Haasar and The Hatman #2

Haasar and The Hatman

#2 Varumaiyin Niram Sivappu (The colour of poverty is Red)


I was forced to take a break from work to compulsorily give a government exam that would make me ‘competent’ to avail promotion in my field.

It is something that is actually prescribed by law.

I had a decent bank balance that pushed me through the first few months of giving these exams.

I chose to give this exam in a city that was around 1700 km from Chennai.

Though I was accepted into a family and a set of friends who were more than happy to call me their own, my cash resources dried up pretty soon.

Transportation, first brushes with having money in my name, food and occasional parties were responsible for me becoming bankrupt soon thereafter.

I still hadn’t cleared that exam that would let me get back to work.

I didn’t have an option to leave my adopted city that would have in turn resulted in the costs getting reduced.

My family now had the burden of taking care of a grown 25-year-old who was shuttling between cities to finish an exam that others around him seemed to clear with ease.

I became the proverbial ‘Dhandasoru’ of the house, but my parents never said a word.

They slowly laboured through their retirement fund to keep me living a life that I was used to, waiting for the day I would clear those exams.

They waited for me to go back to work.

But, I failed to clear the exams in repeated attempts.

I decided to look for jobs and swallowed my pride to ask a couple of friends for part-time jobs. I scoured the internet for a job in a BPO, a job in a school, a job as a caretaker of a ‘home’, a job as a teacher and looked for someone who’d want to employ the services of a driver.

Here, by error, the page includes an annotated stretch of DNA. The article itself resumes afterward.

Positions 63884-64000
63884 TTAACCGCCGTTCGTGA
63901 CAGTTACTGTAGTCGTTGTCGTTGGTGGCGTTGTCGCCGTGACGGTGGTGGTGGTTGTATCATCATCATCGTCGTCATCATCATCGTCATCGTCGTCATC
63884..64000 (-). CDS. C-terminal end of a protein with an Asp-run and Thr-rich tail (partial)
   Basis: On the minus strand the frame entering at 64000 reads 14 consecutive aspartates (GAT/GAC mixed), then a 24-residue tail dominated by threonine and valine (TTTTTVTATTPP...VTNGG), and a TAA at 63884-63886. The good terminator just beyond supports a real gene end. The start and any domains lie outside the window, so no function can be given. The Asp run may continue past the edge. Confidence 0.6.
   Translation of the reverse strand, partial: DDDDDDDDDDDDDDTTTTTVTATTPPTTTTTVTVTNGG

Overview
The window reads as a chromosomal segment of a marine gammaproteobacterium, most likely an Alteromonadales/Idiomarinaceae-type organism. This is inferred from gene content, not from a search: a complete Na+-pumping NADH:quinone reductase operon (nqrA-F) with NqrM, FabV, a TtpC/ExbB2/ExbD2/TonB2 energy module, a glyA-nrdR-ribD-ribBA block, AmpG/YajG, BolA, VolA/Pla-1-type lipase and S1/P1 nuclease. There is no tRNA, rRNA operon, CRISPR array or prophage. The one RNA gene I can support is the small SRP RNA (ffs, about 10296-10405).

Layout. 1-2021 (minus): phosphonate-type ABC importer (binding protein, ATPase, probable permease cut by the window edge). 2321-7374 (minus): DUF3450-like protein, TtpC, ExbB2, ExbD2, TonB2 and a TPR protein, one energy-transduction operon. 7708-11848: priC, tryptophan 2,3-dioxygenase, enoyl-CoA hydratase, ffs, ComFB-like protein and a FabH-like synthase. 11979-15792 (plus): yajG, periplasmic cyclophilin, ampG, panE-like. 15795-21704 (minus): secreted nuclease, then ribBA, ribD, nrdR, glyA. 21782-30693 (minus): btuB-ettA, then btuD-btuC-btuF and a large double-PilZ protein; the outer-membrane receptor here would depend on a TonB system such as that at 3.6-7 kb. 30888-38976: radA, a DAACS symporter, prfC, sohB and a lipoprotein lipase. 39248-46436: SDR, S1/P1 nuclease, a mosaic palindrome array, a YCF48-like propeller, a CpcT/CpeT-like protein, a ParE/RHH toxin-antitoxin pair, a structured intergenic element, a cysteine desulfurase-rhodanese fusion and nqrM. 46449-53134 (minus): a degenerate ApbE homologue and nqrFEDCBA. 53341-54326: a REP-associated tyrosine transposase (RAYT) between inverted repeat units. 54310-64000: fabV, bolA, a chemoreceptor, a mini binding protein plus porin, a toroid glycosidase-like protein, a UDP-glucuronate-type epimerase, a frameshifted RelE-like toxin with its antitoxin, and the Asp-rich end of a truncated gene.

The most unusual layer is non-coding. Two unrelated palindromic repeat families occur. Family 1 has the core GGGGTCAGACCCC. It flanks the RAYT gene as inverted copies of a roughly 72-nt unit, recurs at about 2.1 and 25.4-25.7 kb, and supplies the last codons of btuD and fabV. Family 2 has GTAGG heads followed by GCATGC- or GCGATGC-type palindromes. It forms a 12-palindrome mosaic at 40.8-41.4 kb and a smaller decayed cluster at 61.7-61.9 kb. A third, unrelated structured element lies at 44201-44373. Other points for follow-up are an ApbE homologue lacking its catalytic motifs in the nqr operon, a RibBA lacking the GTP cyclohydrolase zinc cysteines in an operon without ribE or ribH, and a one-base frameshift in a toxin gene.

However, my parents never wanted me to do a job that didn’t seem right for my educational qualifications.

I don’t blame them. They were conditioned in a particular way.

They reduced their spending because I was now clearly the burden in the house.

They never said a word, but that hurt even more.

It is during these trying times that after clearing those exams, I finally decided to call it quits on the career they were counting on me to continue and elevate the family from its present state of existence.

Everyone around me was shocked and distraught. The decision to forget my ‘professional’ degree, leave my ‘high-paying’ job and at 26, start life from Point ‘Zero’ baffled many.

Social conditioning dictated that the only thing a 26-year-old guy should do is work, earn and whip up an efficient profile that would make me indispensable in the marriage market.

People ask me why I chose journalism, especially print journalism. They ask me why I left the job that paid so well that also took me around the world. Relatives ask me what will happen to my marriage, a sentiment that is time and again echoed within the walls of my house too.

There are many men and women like me who follow their hearts even though collective minds dissuade us.

I am not an exception or an anomaly. I wish people like me become the norm. There is no point in thinking one job is better than the other.